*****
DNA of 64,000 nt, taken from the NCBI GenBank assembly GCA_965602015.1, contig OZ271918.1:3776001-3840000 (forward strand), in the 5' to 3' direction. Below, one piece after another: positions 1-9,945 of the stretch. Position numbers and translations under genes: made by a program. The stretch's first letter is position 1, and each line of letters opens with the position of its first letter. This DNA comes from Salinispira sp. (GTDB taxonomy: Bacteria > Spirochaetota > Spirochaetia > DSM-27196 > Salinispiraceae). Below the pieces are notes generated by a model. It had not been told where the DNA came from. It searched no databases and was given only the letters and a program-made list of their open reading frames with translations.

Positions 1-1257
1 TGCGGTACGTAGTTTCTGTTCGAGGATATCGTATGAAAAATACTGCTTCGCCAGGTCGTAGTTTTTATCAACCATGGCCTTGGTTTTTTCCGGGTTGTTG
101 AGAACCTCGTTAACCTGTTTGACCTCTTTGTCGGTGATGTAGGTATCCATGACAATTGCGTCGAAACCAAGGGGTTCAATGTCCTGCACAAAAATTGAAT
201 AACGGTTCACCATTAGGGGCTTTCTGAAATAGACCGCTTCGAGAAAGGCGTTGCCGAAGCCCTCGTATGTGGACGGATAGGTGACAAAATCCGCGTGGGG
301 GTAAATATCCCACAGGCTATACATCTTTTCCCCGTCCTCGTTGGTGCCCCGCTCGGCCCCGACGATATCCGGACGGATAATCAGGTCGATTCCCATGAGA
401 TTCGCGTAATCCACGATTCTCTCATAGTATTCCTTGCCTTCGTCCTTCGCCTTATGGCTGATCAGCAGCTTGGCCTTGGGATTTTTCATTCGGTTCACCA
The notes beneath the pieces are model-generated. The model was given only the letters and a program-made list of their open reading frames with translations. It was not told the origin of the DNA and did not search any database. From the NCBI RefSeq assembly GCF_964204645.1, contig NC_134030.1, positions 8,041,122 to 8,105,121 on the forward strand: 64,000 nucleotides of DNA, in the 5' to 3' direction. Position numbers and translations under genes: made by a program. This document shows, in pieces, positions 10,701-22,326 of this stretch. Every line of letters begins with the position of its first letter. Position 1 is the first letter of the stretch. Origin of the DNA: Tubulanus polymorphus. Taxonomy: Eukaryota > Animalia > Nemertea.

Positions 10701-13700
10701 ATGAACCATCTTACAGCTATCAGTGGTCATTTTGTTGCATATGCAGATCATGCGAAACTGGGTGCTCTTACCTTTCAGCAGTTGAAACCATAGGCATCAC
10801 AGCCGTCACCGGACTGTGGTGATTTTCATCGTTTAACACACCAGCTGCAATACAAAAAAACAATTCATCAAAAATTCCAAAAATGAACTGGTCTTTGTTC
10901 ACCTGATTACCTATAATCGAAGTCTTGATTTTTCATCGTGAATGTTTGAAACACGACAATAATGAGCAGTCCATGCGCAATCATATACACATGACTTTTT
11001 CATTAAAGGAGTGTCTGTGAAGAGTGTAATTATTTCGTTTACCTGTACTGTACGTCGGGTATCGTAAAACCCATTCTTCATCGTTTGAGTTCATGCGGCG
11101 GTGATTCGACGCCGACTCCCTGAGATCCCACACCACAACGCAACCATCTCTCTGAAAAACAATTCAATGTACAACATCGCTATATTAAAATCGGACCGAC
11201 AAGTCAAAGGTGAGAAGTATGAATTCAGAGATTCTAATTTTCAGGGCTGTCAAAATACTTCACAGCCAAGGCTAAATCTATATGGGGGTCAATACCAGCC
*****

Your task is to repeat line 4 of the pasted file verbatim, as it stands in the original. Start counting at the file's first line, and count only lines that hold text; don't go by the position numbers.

101 AGAACCTCGTTAACCTGTTTGACCTCTTTGTCGGTGATGTAGGTATCCATGACAATTGCGTCGAAACCAAGGGGTTCAATGTCCTGCACAAAAATTGAAT